“Some business leaders and managers clearly understand the power of culture, but most allow it to become a flavor of the month rather than developing the consistency required to build a great one.”
Developing a strong corporate culture is complex and all-consuming. Maintaining that culture proves equally challenging. But for any organization, almost always, nothing proves more critical.
The quest for profit blinded Boeing’s leaders, and hundreds of its passengers died.
In 2018 and 2019, Boeing became an example of the dangers of a negative culture. Long a well-respected organization, Boeing experienced a dramatic downfall when its top executives focused on revenues and profits over culture and excellence. They were “blinded by greed,” and two Boeing aircraft crashed, one in 2018 and the other in 2019. Hundreds of passengers and crew members died.
“Simply because a certain structure and method of doing things have worked in your organization for 20 years does not guarantee that those same strategies will continue to work in 2023 and beyond.”
The company’s leaders could have addressed the malfunctions that caused the crashes, especially after the first one. They did nothing, undermining Boeing’s previously upstanding reputation.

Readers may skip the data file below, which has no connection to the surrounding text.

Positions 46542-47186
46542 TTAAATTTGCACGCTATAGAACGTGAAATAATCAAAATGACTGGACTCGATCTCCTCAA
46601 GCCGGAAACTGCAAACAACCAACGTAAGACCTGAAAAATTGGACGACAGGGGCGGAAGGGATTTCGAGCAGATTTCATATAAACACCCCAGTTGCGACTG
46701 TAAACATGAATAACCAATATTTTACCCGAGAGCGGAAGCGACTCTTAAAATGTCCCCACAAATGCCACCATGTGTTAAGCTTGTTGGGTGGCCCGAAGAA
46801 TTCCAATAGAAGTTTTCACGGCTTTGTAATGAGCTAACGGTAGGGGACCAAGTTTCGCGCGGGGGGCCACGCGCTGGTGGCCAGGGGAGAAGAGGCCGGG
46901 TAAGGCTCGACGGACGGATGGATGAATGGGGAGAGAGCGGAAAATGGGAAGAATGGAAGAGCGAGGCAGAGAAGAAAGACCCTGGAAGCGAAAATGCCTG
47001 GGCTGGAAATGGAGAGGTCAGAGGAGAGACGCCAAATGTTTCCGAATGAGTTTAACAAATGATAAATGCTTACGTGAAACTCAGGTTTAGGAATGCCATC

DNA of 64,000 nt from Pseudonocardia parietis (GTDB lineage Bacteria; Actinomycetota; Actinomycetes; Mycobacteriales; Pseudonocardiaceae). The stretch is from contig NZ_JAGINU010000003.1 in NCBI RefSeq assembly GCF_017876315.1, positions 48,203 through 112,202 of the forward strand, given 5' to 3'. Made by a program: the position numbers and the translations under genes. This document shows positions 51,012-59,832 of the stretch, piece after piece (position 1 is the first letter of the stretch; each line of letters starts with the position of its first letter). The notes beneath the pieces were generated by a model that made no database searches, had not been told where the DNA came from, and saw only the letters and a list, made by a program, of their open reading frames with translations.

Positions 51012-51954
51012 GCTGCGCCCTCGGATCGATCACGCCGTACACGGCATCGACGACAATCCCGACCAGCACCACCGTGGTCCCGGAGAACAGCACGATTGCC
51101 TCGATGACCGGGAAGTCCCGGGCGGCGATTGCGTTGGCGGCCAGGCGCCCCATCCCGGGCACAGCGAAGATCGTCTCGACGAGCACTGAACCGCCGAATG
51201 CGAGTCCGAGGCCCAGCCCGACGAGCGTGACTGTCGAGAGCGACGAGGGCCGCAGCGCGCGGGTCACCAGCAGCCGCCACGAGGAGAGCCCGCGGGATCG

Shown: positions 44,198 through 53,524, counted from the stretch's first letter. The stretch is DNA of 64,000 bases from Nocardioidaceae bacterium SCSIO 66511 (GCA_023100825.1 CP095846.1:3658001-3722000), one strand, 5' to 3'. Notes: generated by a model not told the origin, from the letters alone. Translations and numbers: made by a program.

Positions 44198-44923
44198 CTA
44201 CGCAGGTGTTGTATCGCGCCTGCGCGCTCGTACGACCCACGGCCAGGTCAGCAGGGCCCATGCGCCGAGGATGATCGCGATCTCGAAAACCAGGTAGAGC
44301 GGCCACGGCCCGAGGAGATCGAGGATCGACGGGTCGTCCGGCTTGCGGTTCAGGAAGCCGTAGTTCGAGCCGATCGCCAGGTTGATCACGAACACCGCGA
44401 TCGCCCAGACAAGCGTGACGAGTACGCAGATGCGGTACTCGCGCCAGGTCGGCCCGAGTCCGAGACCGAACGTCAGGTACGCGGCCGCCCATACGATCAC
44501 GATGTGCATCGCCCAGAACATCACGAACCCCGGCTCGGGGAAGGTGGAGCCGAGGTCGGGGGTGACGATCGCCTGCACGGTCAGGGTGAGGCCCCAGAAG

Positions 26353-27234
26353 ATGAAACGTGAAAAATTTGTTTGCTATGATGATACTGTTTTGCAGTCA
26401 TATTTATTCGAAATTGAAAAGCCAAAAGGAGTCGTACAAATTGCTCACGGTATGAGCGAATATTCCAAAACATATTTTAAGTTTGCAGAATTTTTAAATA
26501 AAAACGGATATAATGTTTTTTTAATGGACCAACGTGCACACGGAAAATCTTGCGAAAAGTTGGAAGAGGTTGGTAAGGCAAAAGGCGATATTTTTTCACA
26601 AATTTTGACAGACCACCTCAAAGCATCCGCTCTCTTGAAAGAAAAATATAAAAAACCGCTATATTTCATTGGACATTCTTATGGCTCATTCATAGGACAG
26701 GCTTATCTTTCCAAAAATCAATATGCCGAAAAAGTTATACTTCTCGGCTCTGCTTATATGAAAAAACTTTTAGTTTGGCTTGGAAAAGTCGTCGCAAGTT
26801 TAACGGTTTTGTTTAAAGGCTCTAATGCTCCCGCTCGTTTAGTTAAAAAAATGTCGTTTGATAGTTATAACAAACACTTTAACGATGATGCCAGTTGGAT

Don’t let the pursuit of profit deflect your focus from crucial cultural issues, such as inculcating responsible, moral behavior among your employees. Display your strong values and enforce them as cultural imperatives in your company.
Take five steps to create and sustain a vibrant corporate culture: define it, discover it, launch it, drive it and let leaders “blaze the trail.”
Leaders who focus on cultural issues deliver substantial benefits to their organization.An appropriate culture can help any company come closer to its goals, often in only a year or so. The right culture can help a company achieve greater growth, superior product development, increased sales and market share, and enhanced profitability.
“While planning and strategizing for both short-term and long-term cultural impact are critical, it is also vital to reverse engineer your attention to the daily process.”
Shaping your culture requires hard business skills and the deft use of such soft skills as communicating and coaching. As Tom Peters, author of In Search of Excellence, explains, “The hard skills are the soft skills. The soft skills are the hard skills.”